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Deputy constable forced from job after prisoner complains she was fondled

Former Precinct 3 Deputy Kerr
Former Precinct 3 Deputy Kerr
Precinct 3 Constable's duty photo

His dashboard camera should have been recording the entire traffic stop, but it was mysteriously cut off after the deputy approached a woman's car on a dark roadway northeast of Houston.

That's one reason that Harris County Precinct 3 Constable Ken Jones says he moved to fire the deputy when the woman came forward to say she was fondled during that lapse in the tape.

Deputy Christopher Kerr was told he was being fired, but he turned in resignation paperwork, according to Jones.

A woman was pulled over on Beltway 8 near John Ralston Road Friday night, and she was ordered out of the car and placed into handcuffs when a warrant surfaced for a broken tail light.

Constable Jones says his deputies are required to fill out formal reports anytime a person is placed in handcuffs, but when the woman came forward, there was no report on file. Jones says that added to his suspicions.

After she was handcuffed, she has reported to authorities that she was fondled and groped. Constable Jones says the area that was touched would never be touched during a routine arrest. He called the touching, "very improper contact" with the prisoner.

She was released with no charges.

"We are doing this by the numbers," Jones said of his department's investigation into the matter, which is now being forwarded to the Harris County District Attorney's office for possible criminal charges.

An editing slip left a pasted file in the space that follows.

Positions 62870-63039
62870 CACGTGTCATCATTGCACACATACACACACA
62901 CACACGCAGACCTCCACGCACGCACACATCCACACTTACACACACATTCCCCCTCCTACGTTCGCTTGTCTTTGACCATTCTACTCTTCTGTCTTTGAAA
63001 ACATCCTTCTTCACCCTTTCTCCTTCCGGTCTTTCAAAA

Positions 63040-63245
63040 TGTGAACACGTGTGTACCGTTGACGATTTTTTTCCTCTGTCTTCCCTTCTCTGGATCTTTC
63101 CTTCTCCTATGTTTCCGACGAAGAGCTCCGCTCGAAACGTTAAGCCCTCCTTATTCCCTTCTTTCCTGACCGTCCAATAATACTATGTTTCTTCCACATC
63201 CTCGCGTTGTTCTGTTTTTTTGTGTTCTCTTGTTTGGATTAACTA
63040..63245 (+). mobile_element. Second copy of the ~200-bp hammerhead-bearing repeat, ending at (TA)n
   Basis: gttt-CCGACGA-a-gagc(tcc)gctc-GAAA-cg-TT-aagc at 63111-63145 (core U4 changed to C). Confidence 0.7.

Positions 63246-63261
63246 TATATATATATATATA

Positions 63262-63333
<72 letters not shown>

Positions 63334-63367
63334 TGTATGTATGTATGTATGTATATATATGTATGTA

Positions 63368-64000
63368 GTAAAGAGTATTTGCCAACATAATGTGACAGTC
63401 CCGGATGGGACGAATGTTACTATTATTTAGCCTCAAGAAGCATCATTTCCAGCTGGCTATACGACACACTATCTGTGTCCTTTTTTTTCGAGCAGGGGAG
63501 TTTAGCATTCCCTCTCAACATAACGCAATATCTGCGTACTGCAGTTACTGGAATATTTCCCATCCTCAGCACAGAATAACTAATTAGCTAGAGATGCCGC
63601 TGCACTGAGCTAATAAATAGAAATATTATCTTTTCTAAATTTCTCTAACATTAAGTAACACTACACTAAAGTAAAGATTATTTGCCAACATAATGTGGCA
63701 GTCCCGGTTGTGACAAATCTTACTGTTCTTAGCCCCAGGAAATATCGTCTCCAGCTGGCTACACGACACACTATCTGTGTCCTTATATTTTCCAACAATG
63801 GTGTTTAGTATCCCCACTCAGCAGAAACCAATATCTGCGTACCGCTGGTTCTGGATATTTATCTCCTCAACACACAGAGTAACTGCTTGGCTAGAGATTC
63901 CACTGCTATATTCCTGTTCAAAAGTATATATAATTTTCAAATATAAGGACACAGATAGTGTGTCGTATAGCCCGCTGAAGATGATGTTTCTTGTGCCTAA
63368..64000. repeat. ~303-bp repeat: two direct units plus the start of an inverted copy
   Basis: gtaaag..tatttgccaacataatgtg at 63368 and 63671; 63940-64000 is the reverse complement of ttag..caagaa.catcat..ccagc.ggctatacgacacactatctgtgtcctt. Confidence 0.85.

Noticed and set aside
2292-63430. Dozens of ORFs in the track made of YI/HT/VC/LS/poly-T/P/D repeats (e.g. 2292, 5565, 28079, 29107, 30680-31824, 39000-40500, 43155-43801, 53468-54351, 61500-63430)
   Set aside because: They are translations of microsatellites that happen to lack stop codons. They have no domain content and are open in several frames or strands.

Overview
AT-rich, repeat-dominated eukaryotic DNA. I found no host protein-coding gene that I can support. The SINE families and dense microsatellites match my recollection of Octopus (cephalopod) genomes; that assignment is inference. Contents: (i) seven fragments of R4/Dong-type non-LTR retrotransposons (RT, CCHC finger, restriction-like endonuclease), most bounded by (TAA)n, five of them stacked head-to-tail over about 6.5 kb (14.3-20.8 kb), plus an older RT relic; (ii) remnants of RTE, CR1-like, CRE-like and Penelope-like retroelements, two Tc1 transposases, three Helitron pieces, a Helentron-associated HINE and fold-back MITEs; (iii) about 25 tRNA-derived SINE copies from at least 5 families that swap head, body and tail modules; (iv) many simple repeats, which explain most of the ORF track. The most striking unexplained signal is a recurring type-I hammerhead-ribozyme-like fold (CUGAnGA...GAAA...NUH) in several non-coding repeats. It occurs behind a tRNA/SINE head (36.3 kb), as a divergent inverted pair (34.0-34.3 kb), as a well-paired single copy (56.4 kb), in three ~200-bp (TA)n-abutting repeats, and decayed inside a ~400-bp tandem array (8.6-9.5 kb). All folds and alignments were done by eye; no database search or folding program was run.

Jones said Deputy Kerr's dashboard video camera recorded a full minute before he stopped the woman on Friday, and it recorded him walking up to her car, but then the tape seems to have skipped over to the end of the encounter. The recording then shows a full minute after the woman drives away, according to Jones.

"It's a deputy who was stupid," said Jones.

The constable admits that Deputy Kerr had been rehired after being fired for misconduct in the past.

When asked to explain rehiring a problem officer, Jones said he sat in front of a "board" and spoke for one hour about why he should be rehired. Jones said, if it's not a "major policy violation," then rehiring a deputy is not so bad.

"I've had guys come back and make great officers," said Jones.

But not this time.

Jones said, "I terminated him and he asked to resign in lieu of (that termination)." Jones said the paperwork that was sent to the Texas Commission on Law Enforcement (the state licensing agency for police), it reflected he resigned from his job.

If criminal charges end up being filed, it could affect Kerr being hired as a police officer anywhere else. But if no charges are filed, it will appear as though he resigned for unknown reasons.

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